10. 11. Hysterisis Loop <ul><li>When we observe the flow over an airfoil with gradual increase in angle of attack up to stalling angle and then again decrease without stopping the flow, the coefficients of lift and drag do not follow the same path and generates a loop called Hysterisis loop. </li></ul><ul><li>Hysterisis loop is caused by the separation bubble. </li></ul><ul><li>Study of hysterisis loop is important in determining stall characteristics of the airfoil. </li></ul>
  11. 12. Low Reynolds No. Airfoil <ul><li>Came into existence only after the performance of thick airfoils got deteriorated at low Reynolds no. </li></ul><ul><li>Camber and thickness of the airfoil affects the aerodynamic efficiency of the airfoil. </li></ul><ul><li>For low Reynolds no., airfoil is desired to have low thickness, high camber and small leading edge radius which is in contrast with the high Reynolds no. airfoils. </li></ul>
  12. 13. Effect of Camber:
  13. 14. Effect of Camber:
  14. 15. Effect of Thickness: <ul><li>For low Reynolds no. flow, airfoils having small thickness give high lift to drag ratio. </li></ul><ul><li>Slope of the C l vs α curve increases. </li></ul><ul><li>Small thickness helps in reattachment of the separated flow. </li></ul>
  15. 16. Eppler 61 airfoil: <ul><li>Geometry of the profile: </li></ul><ul><ul><ul><li>Thickness = 5.64% </li></ul></ul></ul><ul><ul><ul><li>Max thickness position = 23.80% </li></ul></ul></ul><ul><ul><ul><li>Camber = 6.69% </li></ul></ul></ul><ul><ul><ul><li>Max camber position = 51% </li></ul></ul></ul><ul><li>Characteristics of the profile: </li></ul><ul><ul><ul><li>Thin and highly cambered. </li></ul></ul></ul><ul><ul><ul><li>Delays laminar separation. </li></ul></ul></ul><ul><ul><ul><li>Increases stalling angle. </li></ul></ul></ul><ul><ul><ul><li>Produces lift at zero angle of attack. </li></ul></ul></ul><ul><ul><ul><li>Highly concave underside of the airfoil is the major contribution of lift. </li></ul></ul></ul>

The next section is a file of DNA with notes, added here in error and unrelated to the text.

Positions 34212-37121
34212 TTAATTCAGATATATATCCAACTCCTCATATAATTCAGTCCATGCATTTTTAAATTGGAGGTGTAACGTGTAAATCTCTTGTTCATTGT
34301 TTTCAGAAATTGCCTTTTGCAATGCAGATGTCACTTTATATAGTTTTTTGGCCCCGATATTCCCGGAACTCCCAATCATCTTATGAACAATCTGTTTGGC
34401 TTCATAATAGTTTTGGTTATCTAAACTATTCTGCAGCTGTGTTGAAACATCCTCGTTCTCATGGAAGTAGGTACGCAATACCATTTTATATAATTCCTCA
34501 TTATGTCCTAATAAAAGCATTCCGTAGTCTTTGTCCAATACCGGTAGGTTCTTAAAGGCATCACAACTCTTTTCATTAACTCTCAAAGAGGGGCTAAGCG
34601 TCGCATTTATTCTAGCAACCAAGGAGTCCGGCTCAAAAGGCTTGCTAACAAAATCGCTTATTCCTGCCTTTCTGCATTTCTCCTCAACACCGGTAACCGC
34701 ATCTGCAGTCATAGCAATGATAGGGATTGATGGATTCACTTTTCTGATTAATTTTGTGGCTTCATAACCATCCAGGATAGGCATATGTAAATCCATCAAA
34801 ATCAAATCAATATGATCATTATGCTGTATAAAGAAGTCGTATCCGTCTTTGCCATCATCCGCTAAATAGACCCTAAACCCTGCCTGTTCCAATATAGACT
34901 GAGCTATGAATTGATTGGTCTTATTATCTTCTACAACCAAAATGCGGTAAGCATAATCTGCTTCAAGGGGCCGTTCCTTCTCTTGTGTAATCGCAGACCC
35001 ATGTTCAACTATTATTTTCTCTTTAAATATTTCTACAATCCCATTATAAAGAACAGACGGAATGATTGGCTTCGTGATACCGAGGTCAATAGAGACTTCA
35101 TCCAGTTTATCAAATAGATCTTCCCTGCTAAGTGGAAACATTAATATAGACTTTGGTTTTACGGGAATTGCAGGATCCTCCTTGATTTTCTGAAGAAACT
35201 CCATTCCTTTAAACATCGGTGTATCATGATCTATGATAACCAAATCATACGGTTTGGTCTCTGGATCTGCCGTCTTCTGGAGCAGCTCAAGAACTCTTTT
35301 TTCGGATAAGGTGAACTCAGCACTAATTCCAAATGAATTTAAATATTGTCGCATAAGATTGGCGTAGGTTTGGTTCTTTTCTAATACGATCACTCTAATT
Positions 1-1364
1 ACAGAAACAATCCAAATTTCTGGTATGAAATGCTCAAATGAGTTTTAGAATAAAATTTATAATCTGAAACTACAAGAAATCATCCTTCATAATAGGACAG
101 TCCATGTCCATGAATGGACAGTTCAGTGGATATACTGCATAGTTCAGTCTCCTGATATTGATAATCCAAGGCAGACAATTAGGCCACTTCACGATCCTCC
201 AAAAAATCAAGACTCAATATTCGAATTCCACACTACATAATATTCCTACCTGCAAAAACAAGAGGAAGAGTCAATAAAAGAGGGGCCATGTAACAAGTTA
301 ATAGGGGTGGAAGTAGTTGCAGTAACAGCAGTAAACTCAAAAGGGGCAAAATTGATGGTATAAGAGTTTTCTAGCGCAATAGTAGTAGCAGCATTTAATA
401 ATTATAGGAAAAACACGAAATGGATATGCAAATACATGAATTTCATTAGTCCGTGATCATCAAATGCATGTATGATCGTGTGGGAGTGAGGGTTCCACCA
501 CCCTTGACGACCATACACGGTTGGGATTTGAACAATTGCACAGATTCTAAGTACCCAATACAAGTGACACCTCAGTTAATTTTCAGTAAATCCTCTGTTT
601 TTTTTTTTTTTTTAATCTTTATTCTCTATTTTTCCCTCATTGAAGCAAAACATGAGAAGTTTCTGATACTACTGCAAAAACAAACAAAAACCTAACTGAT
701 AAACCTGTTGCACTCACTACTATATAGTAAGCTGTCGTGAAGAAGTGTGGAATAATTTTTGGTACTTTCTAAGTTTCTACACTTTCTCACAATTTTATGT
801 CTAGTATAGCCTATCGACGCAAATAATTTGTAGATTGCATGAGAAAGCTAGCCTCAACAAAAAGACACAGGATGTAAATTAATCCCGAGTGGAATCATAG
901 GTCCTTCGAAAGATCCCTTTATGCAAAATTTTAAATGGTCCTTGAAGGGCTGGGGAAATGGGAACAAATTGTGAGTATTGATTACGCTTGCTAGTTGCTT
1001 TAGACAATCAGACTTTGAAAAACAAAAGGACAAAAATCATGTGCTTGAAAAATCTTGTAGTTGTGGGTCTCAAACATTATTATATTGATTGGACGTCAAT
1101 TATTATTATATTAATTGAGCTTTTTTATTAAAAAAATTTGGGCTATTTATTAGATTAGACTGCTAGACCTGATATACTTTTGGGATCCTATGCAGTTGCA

16. 18. Computational Fluid Dynamics <ul><li>It is a combined approach of theoretical and practical approach for study of fluid dynamics. </li></ul><ul><li>It’s results are analogous to wind tunnel experiments, except the algorithms have an error. </li></ul><ul><li>Here two softwares are used – Fluent and XFLR5 </li></ul>
  17. 19. Grid Generation <ul><li>For simulation in Fluent one needs to generate geometry & grid using Gambit. </li></ul><ul><li>The geometry is created using importing coordinates. </li></ul><ul><li>After that the grid generation is done. The grid generated is controlled by different ratios by available tools. </li></ul><ul><li>Then appropriate boundary conditions are given. </li></ul>
  18. 22. Fluent <ul><li>The grid from gambit is imported. </li></ul><ul><li>The fluent has an ability to give very specific initial conditions. </li></ul><ul><li>Velocity conditions are given based on the boundary conditions for Reynolds no. 46,000 & 87,000 and angle of attack. </li></ul><ul><li>Other conditions such as density, viscosity, ambient pressure, viscous model, etc. are specified. </li></ul>
  19. 23. XFLR5 <ul><li>In this software only the coordinates are imported. </li></ul><ul><li>It is given initial conditions as Reynolds no. and angle of attack. </li></ul><ul><li>Tripping points can also be specified. </li></ul><ul><li>This is based on vortex lattice method and viscous addition coefficient. </li></ul>
  20. 24. Test <ul><li>For Fluent Reynolds No. 46,000 & 87,000 and for angle of attacks -4 to 12 deg. </li></ul><ul><li>For XFLR5 Reynolds No. 46,000, 87,000 & 1,60,000, for angle of attacks -4 to 16 deg and for with & without tripping. </li></ul>
  21. 25. Result and Discussion:
  22. 27. Comparison of C l with & without tripping for 46,000 Reynolds No.
  23. 28. Comparison of C l with & without tripping for 87,000 Reynolds No.
  24. 29. Comparison of C l with & without tripping for 1,60,000 Reynolds No.
  25. 30. For 46,000 Reynolds No.
  26. 31. For 87,000 Reynolds No.
  27. 32. Conclusion: <ul><li>The data obtained computationally reasonably compares with Mueller et. al. experimental results. At higher angle of attacks the values are not matching due to limitations of CFD codes used herein. </li></ul><ul><li>The results for XFLR5 overshoots lift values at higher a.o.a. is also in accordance to Kellog & Bowman results for five different airfoils. </li></ul><ul><li>This analysis can be taken further by developing CFD codes specific to low Reynolds no. flow regime simulation. </li></ul><ul><li>Eppler 61 airfoil performance can be increased using the tripping. </li></ul><ul><li>It can thus be deduced that it makes a good application for MAV. </li></ul>